Christopher Ward Launches New Integrated Watch, The Twelve

Christopher Ward has revealed an entirely new collection called The Twelve, an integrated bracelet sport/dress watch with slim dimensions, a slick dial texture, and, naturally, a 12 sided bezel piece. The new watches take a broad slice of inspiration from history, and land in relatively familiar territory as a result, however, as a whole, end up representing something unique in the sub $1,500 price range: a fully integrated steel or titanium bracelet paired to a sub 10mm case with a chronometer spec movement inside. The brand is quite upfront about taking a page out of history with this one, going so far as directly naming the standard bearers to place their watch in some pretty prestigious company right off the bat. 

The Twelve is a 40mm watch that gets steel and titanium variants. The steel examples measure 9.95mm in thickness, while the titanium pair shave a full millimeter off that number to crack just under 9mm. The lug to lug distance is 44.5mm, and that measurement appears to be taken from the ends of the case that link to the bracelet, which are fixed male pieces. The weight of the steel watch is 65 grams, while the titanium tips the scales at a mere 41 grams. Overall, an impressive set of numbers that should equate to a pretty incredible on-wrist experience, though we can’t say for sure until we’re able to get some hands-on time with it.


Each of the material options utilize Sellita automatic movements, with the steel getting an SW200 rated to +/- 20 seconds per day, while the titanium gets an SW300 COSC unit, which brings that tolerance to -4/+6 seconds per day. Each set their date complication at 6 o’clock on the dial, with a disc that’s been color matched to the dial. Impressively, they’ve managed to use an exhibition caseback here on both options and still keep the thickness to an absolute minimum.

Stepping back to take in the watch as a whole, there’s clear inspiration here from the brand’s referenced in the press materials, but there’s one that’s not, which I happen to find the most similarities to, and that’s the Czapek Antarctique Passage de Drake. That watch features a dial texture, and even colorways, that read very similarly to what Christopher Ward has done with The Twelve, and while that’s not necessarily a bad thing, I’d venture to say that a different texture style or colorways would have created some welcome distance between the two. Of course, the Czapek is north of $20k and not exactly easy to find, so all in all not the end of the world, but I don’t think it needed to be leaned into as closely as it has been. 

None of this to say that The Twelve is a bad looking watch, it certainly is not. The dial texture that reads close to barleycorn from a distance, is actually a small cross section that’s been raised out of the dial slightly, allowing for light to play between the peaks and valleys. It’s a lovely effect in images, if a touch on the aggressive side, which effectively wrests the focal point away from the angular case.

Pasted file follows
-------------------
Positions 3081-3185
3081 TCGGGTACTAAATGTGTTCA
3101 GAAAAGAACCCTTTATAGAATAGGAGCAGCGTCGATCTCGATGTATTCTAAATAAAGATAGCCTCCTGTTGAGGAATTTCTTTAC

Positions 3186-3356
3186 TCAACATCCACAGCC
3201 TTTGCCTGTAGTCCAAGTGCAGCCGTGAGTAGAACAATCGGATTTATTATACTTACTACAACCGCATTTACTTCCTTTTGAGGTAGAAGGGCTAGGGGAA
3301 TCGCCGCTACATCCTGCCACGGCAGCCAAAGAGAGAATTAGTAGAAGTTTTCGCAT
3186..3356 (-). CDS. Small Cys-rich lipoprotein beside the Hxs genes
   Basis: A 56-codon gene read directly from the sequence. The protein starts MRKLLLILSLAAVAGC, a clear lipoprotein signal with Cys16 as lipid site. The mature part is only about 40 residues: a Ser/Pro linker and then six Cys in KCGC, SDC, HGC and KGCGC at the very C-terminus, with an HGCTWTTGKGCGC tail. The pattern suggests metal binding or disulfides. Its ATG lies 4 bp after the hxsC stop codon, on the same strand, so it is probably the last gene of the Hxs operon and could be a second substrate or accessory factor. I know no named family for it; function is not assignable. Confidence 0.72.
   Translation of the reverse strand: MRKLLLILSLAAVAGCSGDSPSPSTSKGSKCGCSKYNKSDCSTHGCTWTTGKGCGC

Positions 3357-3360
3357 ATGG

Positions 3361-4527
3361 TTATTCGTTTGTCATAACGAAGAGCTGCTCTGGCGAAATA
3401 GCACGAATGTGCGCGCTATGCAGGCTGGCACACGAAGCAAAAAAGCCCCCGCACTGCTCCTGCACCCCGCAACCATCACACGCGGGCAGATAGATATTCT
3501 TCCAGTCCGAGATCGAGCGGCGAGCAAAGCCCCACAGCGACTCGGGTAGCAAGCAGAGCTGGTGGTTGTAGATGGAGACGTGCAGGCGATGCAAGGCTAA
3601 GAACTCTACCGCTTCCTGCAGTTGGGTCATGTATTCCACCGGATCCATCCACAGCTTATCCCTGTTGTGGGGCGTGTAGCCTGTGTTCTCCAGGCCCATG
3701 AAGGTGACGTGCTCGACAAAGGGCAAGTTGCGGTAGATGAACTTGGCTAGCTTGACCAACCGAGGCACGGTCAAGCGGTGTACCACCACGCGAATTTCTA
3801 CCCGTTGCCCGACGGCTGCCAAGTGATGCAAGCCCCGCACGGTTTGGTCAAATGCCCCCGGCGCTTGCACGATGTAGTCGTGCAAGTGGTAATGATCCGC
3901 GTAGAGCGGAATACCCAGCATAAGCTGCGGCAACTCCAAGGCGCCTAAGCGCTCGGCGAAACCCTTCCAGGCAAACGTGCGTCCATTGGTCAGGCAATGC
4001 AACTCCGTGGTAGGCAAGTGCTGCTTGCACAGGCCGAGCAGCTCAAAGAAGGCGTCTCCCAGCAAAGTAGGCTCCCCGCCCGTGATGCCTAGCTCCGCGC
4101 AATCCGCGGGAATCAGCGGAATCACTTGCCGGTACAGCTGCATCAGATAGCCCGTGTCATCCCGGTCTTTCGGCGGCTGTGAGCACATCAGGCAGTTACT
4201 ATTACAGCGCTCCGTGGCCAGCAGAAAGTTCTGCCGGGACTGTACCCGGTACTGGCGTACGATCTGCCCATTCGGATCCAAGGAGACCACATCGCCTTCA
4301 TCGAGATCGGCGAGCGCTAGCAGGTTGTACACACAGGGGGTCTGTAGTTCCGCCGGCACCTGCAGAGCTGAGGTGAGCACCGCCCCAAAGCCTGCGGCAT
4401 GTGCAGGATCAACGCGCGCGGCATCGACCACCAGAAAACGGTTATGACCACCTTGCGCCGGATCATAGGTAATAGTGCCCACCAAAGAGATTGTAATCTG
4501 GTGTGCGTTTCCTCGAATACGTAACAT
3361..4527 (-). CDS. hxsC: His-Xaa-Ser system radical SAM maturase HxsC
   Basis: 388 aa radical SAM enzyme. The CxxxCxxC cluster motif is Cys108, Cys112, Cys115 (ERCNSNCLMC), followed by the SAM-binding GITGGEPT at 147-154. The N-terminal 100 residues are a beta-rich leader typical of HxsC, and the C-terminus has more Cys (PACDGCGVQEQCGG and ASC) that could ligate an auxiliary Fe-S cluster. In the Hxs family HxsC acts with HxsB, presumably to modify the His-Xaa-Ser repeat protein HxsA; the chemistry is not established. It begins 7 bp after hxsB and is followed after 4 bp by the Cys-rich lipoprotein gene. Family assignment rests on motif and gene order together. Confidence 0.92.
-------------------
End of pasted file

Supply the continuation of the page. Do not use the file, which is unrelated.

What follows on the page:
Christopher Ward correctly points out a defining feature of watches in this genre has been their ability to phase between places like the golf course and the boardroom, and suitable attire at poolside or at a black-tie soiree. While I don’t frequent any of those places, the point stands that this should be a flexible enough design to work up and down the wardrobe and not feel out of place regardless of your activity. I love watches like that. Just how well The Twelve takes this on is yet to be seen, but the dial colors on offer might be their limiting factor. 

The titanium examples are offered in fume blue or deep violet, each of which look pretty good, but may present issues when pairing with some outfits. The steel options get both dark and light blue, as well as gray and white dial options. Further, all of them are offered on a rubber bracelet which can be swapped on the fly thanks to quick release tabs on the springbar. 

The Twelve is certainly an interesting and even unexpected watch that opens a new pathway for Christopher Ward. Regardless of your feelings on its inspiration or on integrated sport watches at all, there’s no denying that they’ve achieved some pretty ambitious goals that ought to have us re-framing our value proposition once again. But, there’s a difference between simply doing something, and doing it well, but early indications are indeed good here. We’ll know for sure when we get our hands on one of these for in-depth review soon. 

The Twelve is priced from $995 in steel on a rubber strap, and $1,225 on a bracelet; and from $1,375 in titanium on a rubber strap, and $1,825 on a bracelet. Christopher Ward.

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Blake is a Wisconsin native who’s spent his professional life covering the people, products, and brands that make the watch world a little more interesting. Blake enjoys the practical elements that watches bring to everyday life, from modern Seiko to vintage Rolex. He is an avid writer and photographer with a penchant for cars, non-fiction literature, and home-built mechanical keyboards.